Controlling physical and chemical features on the nanoscale is crucial for devices based on nanotechnology as well for basic science. At Georgia Tech, we have made key breakthroughs in the controlled production of materials for nanoscience. These are (i) ‘continuous tone’ patterning of surface molecular concentration at the nanometer scale and (ii) force measurement using active nanostructures. We apply these technologies to fundamental problems in cellular biophysics: (i) Using molecular-concentration nanopatterning sophisticated designs can be made (e.g., Fig. 1, top right). For studies of cell-surface interactions, patterned interfaces of varying concentration (Fig. 1, bottom left) are used to probe the role of protein clustering in the initiation of the classical immune response, phagocytosis. (ii) Nanopillars made from a piezoelectric material are used to convert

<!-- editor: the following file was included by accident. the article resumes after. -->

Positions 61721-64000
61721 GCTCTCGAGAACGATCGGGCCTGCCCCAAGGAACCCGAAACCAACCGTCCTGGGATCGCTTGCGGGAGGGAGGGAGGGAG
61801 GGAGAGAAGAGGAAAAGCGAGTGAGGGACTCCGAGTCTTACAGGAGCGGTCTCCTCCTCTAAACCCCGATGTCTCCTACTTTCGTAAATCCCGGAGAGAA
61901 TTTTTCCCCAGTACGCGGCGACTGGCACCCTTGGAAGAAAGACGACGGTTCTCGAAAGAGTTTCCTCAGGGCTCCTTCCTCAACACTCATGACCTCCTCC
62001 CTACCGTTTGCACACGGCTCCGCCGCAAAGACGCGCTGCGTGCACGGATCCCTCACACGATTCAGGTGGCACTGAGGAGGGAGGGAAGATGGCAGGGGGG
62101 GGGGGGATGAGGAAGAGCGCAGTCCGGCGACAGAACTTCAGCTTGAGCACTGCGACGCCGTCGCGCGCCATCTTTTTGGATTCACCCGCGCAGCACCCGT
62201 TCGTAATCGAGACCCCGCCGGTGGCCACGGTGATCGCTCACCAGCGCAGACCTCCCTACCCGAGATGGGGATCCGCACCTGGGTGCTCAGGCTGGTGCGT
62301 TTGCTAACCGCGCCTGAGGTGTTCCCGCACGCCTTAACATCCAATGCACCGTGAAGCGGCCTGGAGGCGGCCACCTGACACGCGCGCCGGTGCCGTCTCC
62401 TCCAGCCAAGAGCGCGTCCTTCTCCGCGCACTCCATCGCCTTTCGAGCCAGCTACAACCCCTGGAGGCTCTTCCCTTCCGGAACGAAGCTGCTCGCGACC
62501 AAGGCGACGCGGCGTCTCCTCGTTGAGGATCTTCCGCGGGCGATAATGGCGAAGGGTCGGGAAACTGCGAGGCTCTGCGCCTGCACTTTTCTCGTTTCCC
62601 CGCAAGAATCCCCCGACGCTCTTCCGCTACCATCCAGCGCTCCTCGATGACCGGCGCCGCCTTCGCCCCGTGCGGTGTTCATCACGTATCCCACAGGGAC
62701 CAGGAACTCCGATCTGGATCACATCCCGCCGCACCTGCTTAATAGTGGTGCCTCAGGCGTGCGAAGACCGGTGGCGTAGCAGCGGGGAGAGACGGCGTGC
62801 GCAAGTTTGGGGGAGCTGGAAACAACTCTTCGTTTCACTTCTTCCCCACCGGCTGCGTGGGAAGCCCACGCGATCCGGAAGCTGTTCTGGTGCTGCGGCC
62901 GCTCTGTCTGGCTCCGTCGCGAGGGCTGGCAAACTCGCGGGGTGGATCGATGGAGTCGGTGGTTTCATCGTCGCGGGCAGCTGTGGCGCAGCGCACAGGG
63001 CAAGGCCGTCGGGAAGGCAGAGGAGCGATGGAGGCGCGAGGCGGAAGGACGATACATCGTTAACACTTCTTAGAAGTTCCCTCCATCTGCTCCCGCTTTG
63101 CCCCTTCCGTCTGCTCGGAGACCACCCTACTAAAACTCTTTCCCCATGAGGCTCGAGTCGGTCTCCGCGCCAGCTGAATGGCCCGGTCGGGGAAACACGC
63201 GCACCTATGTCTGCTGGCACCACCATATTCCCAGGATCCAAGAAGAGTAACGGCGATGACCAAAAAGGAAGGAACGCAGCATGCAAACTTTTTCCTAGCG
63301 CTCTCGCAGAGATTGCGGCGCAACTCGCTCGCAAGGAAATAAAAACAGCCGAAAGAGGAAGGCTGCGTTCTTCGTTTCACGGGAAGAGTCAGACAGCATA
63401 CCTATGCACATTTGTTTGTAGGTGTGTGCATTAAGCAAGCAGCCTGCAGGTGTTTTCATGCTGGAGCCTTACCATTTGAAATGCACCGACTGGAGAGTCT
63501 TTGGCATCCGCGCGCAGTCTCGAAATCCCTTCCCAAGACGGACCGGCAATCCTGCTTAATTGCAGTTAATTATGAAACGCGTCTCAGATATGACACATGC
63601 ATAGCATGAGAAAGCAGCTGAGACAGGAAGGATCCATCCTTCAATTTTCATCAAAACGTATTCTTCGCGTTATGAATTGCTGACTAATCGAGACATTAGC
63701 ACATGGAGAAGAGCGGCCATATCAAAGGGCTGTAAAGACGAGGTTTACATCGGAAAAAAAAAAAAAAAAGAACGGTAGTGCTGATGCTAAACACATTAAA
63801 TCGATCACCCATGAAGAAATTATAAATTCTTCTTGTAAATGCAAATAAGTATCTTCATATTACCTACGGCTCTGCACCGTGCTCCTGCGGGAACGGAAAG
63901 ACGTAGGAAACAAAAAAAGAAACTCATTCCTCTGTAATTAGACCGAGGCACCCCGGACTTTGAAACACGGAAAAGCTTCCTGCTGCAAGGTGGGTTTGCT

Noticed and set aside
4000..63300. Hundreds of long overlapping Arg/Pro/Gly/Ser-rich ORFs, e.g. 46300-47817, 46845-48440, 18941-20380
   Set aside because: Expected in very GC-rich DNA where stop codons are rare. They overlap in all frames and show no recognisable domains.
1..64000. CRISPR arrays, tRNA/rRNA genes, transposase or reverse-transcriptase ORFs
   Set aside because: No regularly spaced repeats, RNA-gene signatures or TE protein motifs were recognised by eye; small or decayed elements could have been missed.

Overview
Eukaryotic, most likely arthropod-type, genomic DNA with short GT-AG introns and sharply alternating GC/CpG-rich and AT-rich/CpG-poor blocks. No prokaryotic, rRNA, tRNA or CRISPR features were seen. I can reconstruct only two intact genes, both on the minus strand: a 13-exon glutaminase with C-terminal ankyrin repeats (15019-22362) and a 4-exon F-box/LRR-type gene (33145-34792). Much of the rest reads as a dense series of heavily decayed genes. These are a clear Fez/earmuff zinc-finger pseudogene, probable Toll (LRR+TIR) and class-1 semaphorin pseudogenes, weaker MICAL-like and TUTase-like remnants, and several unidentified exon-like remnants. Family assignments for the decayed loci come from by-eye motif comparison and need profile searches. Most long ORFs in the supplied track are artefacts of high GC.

forces exerted by small groups of molecules in the cell membrane into
electric signals. This enables the measurement of cell forces and
mechanics on a molecular scale.